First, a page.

Medical tourism is the process in which a person that lives in one country goes to another country in order to receive medical, dental, and surgical care that might be equal or better in quality than their home country. The main selling point for medical tourism, however, is the affordability that is often associated with these types of medical visits outside of the person’s home country.

MedRepublic is a company that focuses on helping patients from the US and Canada find more affordable and better quality medical services outside of their country. My team and I were tasked with a website redesign with the goal of being more transparent to the users and simplifying the information architecture on the site with a deadline of two weeks.

Platforms Responsive Web
Role UX Designer
Year 2017


My team and I worked together to figure out areas of the site that received the most traffic and usage. MedRepublic granted us access to their Google Analytics so we were able to delve deeper into their user traffic flow to get an understanding of how visitors were navigating the site.


Site flow

The pages that received the most traffic were the Home Page, Search Results, and Doctor Profile. After identifying those pages, we began to dive deeper into the UX of those pages to see where improvements could be made.


Home Page

For the Home Page, I focused the attention to the search bar and the 5 Steps to MedRepublic. The search bar was the main way users were going to access the rest of the MedRepublic site. As such, I wanted to make sure that the search bar was very prominent and drew the users attention. I also suggested placing more emphasis on popular searches that could help users get started quickly or give them an idea of what to search for.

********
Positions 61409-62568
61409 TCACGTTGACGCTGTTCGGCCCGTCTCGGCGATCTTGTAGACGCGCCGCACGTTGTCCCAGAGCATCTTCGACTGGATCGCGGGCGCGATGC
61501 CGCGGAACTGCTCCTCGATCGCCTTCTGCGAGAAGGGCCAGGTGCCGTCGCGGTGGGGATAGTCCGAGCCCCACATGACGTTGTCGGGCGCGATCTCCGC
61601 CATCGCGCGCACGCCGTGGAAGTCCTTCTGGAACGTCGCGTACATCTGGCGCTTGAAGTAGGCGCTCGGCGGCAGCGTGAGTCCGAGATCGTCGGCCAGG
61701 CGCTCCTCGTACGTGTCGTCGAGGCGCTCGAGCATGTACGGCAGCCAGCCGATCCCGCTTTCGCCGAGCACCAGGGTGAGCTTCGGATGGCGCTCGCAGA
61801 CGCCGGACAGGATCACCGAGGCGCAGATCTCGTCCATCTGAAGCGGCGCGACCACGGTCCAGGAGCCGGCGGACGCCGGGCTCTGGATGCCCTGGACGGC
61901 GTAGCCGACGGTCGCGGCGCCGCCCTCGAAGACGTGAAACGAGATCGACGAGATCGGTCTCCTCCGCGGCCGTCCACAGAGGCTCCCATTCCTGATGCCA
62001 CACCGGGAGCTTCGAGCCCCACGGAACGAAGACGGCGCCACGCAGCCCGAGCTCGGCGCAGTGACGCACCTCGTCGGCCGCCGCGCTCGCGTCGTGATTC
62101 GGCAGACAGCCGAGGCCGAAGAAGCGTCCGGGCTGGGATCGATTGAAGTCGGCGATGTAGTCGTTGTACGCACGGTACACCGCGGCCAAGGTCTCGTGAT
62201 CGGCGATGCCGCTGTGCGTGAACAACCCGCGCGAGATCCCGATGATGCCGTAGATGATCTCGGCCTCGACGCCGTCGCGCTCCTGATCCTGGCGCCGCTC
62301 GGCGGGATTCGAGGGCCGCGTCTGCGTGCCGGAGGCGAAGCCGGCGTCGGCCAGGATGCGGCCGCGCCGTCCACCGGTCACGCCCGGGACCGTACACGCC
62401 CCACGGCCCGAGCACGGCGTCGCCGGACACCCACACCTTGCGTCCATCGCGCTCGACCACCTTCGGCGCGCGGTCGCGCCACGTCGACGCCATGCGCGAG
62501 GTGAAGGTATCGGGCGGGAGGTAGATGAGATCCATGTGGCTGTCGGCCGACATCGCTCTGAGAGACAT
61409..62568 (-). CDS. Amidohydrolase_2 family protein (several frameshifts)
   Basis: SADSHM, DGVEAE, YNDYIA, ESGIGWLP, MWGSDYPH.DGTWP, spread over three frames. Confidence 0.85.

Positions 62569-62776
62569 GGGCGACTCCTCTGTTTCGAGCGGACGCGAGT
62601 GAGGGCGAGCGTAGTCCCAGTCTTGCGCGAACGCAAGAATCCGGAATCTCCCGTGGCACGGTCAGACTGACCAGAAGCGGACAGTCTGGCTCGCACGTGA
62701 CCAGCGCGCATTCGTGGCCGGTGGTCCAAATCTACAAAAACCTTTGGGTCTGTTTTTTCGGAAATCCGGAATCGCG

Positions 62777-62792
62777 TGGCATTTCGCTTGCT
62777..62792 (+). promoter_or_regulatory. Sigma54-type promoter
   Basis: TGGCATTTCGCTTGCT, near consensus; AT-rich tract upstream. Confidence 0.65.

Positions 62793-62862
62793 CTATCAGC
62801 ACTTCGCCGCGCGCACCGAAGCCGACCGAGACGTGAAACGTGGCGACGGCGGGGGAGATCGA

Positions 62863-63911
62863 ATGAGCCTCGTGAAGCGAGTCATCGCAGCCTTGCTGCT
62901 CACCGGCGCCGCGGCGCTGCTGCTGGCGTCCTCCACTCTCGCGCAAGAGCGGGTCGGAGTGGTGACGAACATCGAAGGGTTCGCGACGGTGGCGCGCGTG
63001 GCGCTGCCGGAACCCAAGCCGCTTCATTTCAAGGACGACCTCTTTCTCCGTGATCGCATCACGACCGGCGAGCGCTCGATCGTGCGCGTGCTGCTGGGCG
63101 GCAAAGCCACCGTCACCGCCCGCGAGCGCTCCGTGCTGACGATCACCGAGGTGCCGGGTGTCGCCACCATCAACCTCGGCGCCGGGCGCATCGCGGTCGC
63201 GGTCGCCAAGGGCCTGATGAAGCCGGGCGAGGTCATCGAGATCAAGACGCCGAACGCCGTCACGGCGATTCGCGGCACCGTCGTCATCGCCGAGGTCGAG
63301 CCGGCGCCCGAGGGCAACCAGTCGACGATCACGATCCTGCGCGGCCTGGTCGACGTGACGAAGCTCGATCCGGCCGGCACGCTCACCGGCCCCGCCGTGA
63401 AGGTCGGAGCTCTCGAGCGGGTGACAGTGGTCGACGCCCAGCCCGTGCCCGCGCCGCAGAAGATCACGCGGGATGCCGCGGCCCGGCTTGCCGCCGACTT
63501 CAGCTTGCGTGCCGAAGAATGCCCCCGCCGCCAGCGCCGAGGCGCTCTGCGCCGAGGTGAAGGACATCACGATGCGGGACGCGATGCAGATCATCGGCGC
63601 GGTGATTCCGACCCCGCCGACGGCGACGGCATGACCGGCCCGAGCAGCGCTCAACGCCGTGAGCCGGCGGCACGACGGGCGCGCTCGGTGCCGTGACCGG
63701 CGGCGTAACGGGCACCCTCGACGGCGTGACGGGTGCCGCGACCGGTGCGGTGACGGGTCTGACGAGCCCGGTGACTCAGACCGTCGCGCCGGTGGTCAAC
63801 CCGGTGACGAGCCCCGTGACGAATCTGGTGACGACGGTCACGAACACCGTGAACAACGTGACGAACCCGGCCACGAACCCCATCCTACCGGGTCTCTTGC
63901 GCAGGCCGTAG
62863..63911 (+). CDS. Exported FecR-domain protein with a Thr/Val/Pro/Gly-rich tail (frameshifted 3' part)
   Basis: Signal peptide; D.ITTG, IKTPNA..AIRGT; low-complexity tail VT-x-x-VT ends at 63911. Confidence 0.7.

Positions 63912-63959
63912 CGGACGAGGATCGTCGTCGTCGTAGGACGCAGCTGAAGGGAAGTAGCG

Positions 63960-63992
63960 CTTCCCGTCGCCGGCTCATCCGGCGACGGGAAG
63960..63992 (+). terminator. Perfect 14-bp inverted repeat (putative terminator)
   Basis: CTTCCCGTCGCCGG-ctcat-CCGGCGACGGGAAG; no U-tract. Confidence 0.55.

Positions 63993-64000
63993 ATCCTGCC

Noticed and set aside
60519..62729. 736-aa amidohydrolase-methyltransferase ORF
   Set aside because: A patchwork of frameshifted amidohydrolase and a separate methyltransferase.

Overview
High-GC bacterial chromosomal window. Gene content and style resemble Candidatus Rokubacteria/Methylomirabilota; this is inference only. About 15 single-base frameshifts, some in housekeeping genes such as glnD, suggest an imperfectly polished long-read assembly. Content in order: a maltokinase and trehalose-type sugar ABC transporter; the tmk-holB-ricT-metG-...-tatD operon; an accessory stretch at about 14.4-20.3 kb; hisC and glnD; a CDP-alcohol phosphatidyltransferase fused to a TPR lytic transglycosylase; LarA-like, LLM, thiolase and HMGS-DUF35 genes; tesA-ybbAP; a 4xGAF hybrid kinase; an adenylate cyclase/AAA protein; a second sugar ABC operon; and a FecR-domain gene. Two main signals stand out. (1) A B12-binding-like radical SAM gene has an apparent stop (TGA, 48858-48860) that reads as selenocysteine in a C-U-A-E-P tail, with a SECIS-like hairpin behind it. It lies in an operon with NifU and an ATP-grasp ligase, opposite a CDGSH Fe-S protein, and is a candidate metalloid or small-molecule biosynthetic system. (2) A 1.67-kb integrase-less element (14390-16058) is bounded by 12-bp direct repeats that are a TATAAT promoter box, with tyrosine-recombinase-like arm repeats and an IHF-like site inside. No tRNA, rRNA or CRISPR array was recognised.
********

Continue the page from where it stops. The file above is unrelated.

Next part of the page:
The 5 Steps to MedRepublic served as a way to quickly educate users about the process of booking a doctor on MedRepublic. I wanted to make sure this information was readily available for users to the site so that they could quickly get an understanding of what MedRepublic was and how it would work. I suggested bringing the 5 Steps to sit below the search bar and above the fold of the page so that it had higher visibility for first-time visitors to the site.


Home - Before


Home - After


The Search Results page was made up of multiple cards that contained quick information about a doctor. My team and I ran user tests to figure out what users were looking for the most when booking a doctor online Through our tests, we were able to determine that a doctor’s education was the most important factor that user’s were looking for when browsing for a doctor online, followed by price savings and then doctor reviews. We took the results of the test and applied it to the hierarchy of the doctor cards on the page.


Search - Before


Search - After


The Doctor Profile pages had a lot of information and content that was provided to users. We ran another set of user tests that allowed us to determine the best way to group content together and cut down on the amount of navigating that a user had to do.


Profile - Before


Profile - After

By grouping Doctor Bio, Patient Reviews, and Procedure Details together on one nav bar, this created less navigating via scrolling and presented all the doctor information in one place. In addition to grouping those three categories into one nav bar, we presented a sub-nav bar for categories that had additional sections of information.


MedRepublic offers an interesting business proposition to it’s users that are looking for more cost-effective and potentially life-saving procedures. By simplifying the page and providing users information more efficiently, we hope that would create more booked appointments and help users feel more confident about participating in medical tourism. If we had more time than two weeks, my team and I would have ran more user tests to further optimize the site for more conversions.

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